These new data, added to other studies, provide renewed emphasis on atherogenic dyslipidaemia as an important modifiable contributor to both macrovascular and microvascular risk in patients with type 2 diabetes at LDL cholesterol goal. On this basis, we propose that interventions targeted to atherogenic dyslipidaemia should be a priority, in addition to current standards of care, to reduce the high residual risk of vascular complications that persists in patients with type 2 diabetes.

References

1. Chapman MJ, Ginsberg HN, Amarenco P et al. Triglyceride-rich lipoproteins and high-density lipoprotein cholesterol in patients at high risk of cardiovascular disease: evidence and guidance for management. Eur Heart J 2011;32:1345-61.
2. Reiner Z, Catapano AL, De Backer G et al. ESC/EAS Guidelines for the management of dyslipidaemias: the Task Force for the management of dyslipidaemias of the European Society of Cardiology (ESC) and the European Atherosclerosis Society (EAS). Eur Heart J 2011;32:1769-818.
3. Lim LS, Wong TY. Lipids and diabetic retinopathy. Expert Opin Biol Ther 2012;12:93-105.
4. Retnakaran R, Cull CA, Thorne KI et al. Risk factors for renal dysfunction in type 2 diabetes: U.K. Prospective Diabetes Study 74. Diabetes 2006;55:1832-9.
5. Tesfaye S, Chaturvedi N, Eaton SE et al. Vascular risk factors and diabetic neuropathy. N Engl J Med 2005;352:341-50.
6. Kempler P, Tesfaye S, Chaturvedi N et al. Autonomic neuropathy is associated with increased cardiovascular risk factors: the EURODIAB IDDM Complications Study. Diabet Med 2002;19:900-9.
7. Keech AC, Mitchell P, Summanen PA et al. Effect of fenofibrate on the need for laser treatment for diabetic retinopathy (FIELD study): a randomised controlled trial. Lancet 2007;370:1687-97.
8. Ting RD, Keech AC, Drury PL et al. Benefits and safety of long-term fenofibrate therapy in people with type 2 diabetes and renal impairment: the FIELD Study. Diabetes Care 2012;35:218-25.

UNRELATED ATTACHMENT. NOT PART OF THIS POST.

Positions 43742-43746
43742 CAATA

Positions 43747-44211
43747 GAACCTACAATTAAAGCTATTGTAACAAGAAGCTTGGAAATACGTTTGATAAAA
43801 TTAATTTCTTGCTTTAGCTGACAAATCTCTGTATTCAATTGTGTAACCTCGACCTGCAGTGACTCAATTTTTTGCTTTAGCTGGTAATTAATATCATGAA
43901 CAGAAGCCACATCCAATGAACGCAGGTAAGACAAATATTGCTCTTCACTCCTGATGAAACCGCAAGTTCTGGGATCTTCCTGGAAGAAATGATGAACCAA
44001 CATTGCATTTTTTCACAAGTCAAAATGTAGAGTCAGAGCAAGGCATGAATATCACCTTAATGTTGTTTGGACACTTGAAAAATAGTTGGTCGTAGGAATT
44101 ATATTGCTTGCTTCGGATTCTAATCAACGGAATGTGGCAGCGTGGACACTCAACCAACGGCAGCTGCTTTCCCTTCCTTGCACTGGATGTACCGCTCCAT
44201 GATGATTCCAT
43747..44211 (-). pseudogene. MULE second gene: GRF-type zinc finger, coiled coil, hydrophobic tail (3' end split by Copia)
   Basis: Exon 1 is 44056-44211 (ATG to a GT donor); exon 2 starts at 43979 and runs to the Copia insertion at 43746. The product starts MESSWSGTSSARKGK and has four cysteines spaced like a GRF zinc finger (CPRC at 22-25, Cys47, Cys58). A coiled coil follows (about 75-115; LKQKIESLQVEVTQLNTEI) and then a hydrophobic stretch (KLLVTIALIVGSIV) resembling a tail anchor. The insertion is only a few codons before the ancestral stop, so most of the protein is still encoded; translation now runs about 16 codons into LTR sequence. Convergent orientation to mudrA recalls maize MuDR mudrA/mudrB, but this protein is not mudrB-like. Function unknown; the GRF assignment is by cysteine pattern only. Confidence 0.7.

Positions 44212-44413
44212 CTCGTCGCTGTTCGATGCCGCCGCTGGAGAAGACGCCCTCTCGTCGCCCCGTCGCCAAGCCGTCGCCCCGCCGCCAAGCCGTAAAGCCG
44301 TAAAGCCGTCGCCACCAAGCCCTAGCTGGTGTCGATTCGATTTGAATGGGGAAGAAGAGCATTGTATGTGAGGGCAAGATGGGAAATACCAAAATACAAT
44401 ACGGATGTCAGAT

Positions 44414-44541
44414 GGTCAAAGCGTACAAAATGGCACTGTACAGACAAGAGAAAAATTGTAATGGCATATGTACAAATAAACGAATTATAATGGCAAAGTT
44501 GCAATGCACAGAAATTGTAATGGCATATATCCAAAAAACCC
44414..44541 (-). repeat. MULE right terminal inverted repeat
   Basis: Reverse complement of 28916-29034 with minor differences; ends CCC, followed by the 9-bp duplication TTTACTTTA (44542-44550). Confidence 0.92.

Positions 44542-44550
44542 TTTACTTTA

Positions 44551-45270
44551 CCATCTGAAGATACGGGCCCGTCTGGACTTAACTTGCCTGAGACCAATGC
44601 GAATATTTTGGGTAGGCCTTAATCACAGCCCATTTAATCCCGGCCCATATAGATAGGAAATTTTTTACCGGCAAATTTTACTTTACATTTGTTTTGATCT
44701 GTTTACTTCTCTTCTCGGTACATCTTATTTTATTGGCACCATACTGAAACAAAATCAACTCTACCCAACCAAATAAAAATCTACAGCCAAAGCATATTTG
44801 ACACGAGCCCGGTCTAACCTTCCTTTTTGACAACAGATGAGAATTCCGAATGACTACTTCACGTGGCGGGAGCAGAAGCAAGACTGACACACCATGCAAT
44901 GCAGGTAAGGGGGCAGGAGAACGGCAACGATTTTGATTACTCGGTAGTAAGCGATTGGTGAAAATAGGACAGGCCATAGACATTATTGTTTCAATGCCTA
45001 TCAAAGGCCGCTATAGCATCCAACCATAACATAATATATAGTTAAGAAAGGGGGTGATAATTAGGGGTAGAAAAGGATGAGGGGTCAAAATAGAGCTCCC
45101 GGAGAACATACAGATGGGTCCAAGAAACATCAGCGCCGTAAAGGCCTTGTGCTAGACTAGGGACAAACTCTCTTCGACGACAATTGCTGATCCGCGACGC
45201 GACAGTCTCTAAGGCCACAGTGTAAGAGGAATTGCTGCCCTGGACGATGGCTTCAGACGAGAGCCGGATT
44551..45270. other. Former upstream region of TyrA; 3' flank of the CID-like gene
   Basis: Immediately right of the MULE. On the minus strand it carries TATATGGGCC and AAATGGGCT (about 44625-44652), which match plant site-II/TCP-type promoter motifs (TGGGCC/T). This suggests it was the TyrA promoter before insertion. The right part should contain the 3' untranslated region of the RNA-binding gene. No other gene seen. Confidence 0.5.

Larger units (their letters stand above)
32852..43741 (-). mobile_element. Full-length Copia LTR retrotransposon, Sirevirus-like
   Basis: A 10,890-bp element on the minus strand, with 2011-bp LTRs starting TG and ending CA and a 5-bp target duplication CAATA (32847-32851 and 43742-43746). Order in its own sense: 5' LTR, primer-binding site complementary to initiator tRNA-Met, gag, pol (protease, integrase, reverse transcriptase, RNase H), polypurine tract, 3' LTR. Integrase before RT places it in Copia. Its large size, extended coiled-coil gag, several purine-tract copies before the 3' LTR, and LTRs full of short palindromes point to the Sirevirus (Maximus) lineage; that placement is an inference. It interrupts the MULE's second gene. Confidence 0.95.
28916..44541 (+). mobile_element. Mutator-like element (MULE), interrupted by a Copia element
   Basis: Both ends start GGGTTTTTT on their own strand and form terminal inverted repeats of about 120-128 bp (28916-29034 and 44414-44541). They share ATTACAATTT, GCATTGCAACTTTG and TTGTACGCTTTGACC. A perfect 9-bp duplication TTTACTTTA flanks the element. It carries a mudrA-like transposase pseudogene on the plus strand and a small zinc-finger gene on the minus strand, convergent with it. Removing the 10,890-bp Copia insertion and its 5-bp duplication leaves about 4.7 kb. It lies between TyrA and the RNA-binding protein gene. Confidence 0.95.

9. Davis TM, Ting R, Best JD et al. Effects of fenofibrate on renal function in patients with type 2 diabetes mellitus: the Fenofibrate Intervention and Event Lowering in Diabetes (FIELD) Study. Diabetologia 2011;54:280-90.
10. Rajamani K, Colman PG, Li LP et al. Effect of fenofibrate on amputation events in people with type 2 diabetes mellitus (FIELD study): a prespecified analysis of a randomised controlled trial. Lancet 2009;373:1780-8.
11. Chew EY, Ambrosius WT, Davis MD et al. Effects of medical therapies on retinopathy progression in type 2 diabetes. N Engl J Med 2010;363:233-44.
12. Mychaleckyj JC, Craven T, Nayak U et al. Reversibility of fenofibrate therapy-induced renal function impairment in ACCORD type 2 diabetic participants. Diabetes Care 2012;35:1008-14.
13. Zoppini G, Negri C, Stoico V, Casati S, Pichiri I, Bonora E. Triglyceride-high-density lipoprotein cholesterol is associated with microvascular complications in type 2 diabetes mellitus. Metabolism 2012;61:22-9.
14. Carey VJ, Bishop L, Laranjo N et al. Contribution of high plasma triglycerides and low high-density lipoprotein cholesterol to residual risk of coronary heart disease after establishment of low-density lipoprotein cholesterol control. Am J Cardiol 2010;106:757-63.
15. Pelletier EM, Shim B, Ben-Joseph R, Caro JJ. Economic outcomes associated with microvascular complications of type 2 diabetes mellitus: results from a US claims data analysis. PharmacoEconomics 2009;27:479-90.